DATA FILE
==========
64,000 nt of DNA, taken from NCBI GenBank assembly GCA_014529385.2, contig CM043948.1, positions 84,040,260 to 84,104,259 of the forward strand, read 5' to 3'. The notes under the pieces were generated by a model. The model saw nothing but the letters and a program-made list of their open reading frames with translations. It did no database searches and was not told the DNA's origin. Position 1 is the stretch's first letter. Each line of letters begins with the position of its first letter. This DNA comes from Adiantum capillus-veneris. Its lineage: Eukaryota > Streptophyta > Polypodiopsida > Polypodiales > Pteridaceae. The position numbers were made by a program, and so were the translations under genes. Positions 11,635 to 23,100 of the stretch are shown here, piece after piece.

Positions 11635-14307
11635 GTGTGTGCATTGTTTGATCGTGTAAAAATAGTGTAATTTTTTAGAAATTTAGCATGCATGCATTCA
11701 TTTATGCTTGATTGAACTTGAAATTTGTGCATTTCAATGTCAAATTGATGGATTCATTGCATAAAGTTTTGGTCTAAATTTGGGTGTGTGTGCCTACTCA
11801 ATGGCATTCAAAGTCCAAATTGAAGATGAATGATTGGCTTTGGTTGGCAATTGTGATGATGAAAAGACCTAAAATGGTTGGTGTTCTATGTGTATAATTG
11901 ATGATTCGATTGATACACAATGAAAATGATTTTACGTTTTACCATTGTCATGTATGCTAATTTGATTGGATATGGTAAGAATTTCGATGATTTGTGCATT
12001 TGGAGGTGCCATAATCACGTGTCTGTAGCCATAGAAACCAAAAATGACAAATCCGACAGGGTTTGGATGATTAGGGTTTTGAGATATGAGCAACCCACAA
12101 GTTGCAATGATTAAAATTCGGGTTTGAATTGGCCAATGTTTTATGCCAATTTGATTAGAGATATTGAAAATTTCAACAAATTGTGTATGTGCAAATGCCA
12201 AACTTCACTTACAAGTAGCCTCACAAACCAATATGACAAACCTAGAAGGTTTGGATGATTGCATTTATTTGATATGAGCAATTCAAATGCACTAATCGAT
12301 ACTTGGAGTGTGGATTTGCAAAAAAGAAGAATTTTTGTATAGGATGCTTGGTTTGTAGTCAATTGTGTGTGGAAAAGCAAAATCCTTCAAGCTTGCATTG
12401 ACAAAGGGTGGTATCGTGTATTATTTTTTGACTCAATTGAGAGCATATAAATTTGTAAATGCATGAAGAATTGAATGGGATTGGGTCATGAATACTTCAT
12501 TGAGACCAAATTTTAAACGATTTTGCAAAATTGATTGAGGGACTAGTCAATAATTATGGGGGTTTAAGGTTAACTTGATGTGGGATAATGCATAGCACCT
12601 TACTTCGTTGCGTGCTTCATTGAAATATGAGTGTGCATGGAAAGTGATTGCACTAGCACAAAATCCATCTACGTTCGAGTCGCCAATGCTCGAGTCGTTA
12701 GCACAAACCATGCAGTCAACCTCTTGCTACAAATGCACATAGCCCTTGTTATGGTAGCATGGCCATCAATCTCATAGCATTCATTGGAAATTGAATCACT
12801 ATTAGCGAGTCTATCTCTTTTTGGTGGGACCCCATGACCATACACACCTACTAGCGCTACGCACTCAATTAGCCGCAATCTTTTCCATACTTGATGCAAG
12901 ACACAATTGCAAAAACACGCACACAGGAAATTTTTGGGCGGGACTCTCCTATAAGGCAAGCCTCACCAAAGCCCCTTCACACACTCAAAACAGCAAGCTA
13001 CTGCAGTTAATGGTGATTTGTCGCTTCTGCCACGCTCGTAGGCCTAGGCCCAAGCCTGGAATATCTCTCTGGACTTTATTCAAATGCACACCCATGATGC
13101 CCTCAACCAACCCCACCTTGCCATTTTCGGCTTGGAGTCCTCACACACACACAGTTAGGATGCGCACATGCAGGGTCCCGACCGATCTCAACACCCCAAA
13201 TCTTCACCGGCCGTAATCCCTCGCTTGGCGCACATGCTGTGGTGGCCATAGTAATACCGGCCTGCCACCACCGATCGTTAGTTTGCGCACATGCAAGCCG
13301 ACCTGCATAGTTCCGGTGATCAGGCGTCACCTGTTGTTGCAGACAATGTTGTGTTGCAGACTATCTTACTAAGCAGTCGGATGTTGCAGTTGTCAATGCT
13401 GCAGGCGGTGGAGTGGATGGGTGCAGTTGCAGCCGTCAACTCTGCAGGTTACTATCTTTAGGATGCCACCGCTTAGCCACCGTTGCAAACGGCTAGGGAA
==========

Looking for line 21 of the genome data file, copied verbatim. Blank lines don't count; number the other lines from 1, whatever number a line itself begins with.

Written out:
13401 GCAGGCGGTGGAGTGGATGGGTGCAGTTGCAGCCGTCAACTCTGCAGGTTACTATCTTTAGGATGCCACCGCTTAGCCACCGTTGCAAACGGCTAGGGAA